Understanding Chronic Pelvic Pain

Pain in the pelvic area – below the bellybutton and between the hips – lasting six months or longer is called chronic pelvic pain. It can be sharp or dull. It can be steady or intermittent. It can occur all the time or only during menstruation, while having a bowel movement, during intercourse, or even while sitting or lying down.

Possible causes include, but are not limited to:

  • Pelvic floor muscle spasms or tension
  • Chronic constipation or diarrhea
  • Urological or colorectal conditions
  • Endometriosis (when uterine tissue grows outside the uterus)
  • Improper musculoskeletal alignment
  • Chronic pelvic inflammatory disease
  • Uterine fibroids (non-cancerous growths)
  • Irritable bowel syndrome (bloating, constipation and diarrhea)
  • Interstitial cystitis (chronic bladder pain or pressure)


Diagnosing pelvic pain can be a challenge, as it can be difficult to pinpoint exactly where the pain arises. Diagnosis typically begins with a pelvic exam, followed by one or more of these common diagnostic tests:

  • Lab analysis – to check for bacterial, fungal or viral infections
  • Pelvic ultrasound – to examine pelvic organs and identify painful areas
  • Magnetic resonance imaging (MRI) – to look for congenital abnormalities
  • Abdominal x-rays or computerized tomography (CT) scans – to detect abnormal structures or growths
  • Colposcopy – which uses a lighted, magnified scope (or tube) inserted into the vagina to examine the cervix and vaginal tissues
  • Cystoscopy – which uses a scope inserted into the urethra (the tube that carries urine out of the bladder) to examine the lining of the bladder and urinary tract
  • Laparoscopy – which uses a thin, lighted scope inserted through a small incision in the lower abdomen to check for cysts, adhesions or scar tissue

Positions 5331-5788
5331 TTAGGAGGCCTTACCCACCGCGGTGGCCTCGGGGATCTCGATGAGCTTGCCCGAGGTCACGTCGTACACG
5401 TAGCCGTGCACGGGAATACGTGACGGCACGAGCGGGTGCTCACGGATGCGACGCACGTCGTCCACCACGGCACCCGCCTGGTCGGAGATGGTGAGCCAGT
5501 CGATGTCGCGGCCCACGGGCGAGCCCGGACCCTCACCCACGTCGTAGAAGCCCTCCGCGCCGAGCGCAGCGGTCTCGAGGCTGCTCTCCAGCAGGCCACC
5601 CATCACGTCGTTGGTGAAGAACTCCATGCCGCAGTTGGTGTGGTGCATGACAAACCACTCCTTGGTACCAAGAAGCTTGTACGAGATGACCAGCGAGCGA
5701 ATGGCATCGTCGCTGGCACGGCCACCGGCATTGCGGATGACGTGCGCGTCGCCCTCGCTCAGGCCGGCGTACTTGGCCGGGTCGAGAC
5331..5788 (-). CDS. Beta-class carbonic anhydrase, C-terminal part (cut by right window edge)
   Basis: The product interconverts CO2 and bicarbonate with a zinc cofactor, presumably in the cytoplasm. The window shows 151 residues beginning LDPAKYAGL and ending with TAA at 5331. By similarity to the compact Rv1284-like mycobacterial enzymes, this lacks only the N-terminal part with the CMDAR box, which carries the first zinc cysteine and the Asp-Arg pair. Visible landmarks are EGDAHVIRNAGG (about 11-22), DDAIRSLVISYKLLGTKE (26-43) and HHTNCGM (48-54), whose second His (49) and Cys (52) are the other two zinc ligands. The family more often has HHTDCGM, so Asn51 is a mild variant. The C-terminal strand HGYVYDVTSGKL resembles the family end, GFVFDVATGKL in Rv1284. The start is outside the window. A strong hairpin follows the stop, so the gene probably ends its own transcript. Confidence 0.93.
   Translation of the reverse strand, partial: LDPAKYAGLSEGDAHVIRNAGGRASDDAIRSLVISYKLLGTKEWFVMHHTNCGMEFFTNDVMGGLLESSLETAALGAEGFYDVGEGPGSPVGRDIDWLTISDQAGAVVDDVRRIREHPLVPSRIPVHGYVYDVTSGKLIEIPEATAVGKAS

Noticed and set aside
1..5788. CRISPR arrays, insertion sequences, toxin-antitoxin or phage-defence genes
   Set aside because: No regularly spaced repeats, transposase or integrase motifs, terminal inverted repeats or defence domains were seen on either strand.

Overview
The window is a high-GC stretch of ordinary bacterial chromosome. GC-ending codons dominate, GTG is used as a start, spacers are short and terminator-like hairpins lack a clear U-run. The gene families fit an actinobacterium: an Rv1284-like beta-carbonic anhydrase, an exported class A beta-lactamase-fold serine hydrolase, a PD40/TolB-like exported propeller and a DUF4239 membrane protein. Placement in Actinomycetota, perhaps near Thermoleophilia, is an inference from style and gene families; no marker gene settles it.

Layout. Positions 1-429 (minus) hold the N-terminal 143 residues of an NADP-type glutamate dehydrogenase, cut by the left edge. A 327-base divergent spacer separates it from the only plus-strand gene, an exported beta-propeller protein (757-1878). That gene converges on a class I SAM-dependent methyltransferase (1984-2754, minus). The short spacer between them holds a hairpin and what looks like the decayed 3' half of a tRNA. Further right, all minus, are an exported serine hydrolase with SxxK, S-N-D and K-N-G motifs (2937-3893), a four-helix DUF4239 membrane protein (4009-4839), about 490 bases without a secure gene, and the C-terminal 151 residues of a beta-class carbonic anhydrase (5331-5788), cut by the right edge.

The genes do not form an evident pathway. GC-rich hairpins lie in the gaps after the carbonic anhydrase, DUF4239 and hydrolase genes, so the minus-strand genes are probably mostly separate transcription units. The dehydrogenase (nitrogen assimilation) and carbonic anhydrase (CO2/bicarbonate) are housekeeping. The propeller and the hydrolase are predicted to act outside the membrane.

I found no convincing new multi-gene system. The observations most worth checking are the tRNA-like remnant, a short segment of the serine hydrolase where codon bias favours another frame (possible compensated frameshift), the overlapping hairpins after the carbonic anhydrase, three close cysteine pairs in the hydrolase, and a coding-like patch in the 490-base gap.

• Colonoscopy – which uses a thin, lighted scope inserted into the rectum and into the colon to check for cancer or polyps
  • Flexible sigmoidoscopy – which looks for cancer or polyps inside the rectum

Treatment Options

Depending on the diagnosis, treatment could include one or more of the following options:

  • Hormone treatments – various medications including birth control pills can help relieve cyclic pain caused by endometriosis
  • Other medications – including pain relievers, antibiotics for infections or antidepressants
  • Physical therapy – including vaginal relaxation and pelvic floor (Kegel) exercises
  • Biofeedback or electrical stimulation – to assist with Kegel exercises or with relaxation and stretching of the pelvic floor
  • Injections of a numbing medication – to block nerve pain and relax muscle spasms
  • Laparoscopic surgery – to remove adhesions or endometrial tissue

The MyMichigan Difference

  • MyMichigan offers DaVinci Robotic Surgery to enable advanced minimally invasive procedures for many complex surgeries.
  • MyMichigan facilities are conveniently located in safe and friendly communities, with easy access and parking. 

Your Next Steps

For more information about chronic pelvic pain, talk to your physician. For a physician referral, visit our Find a Doctor section, or call the MyMichigan Health Line at (989) 839-9090 or toll-free at (800) 999-3199.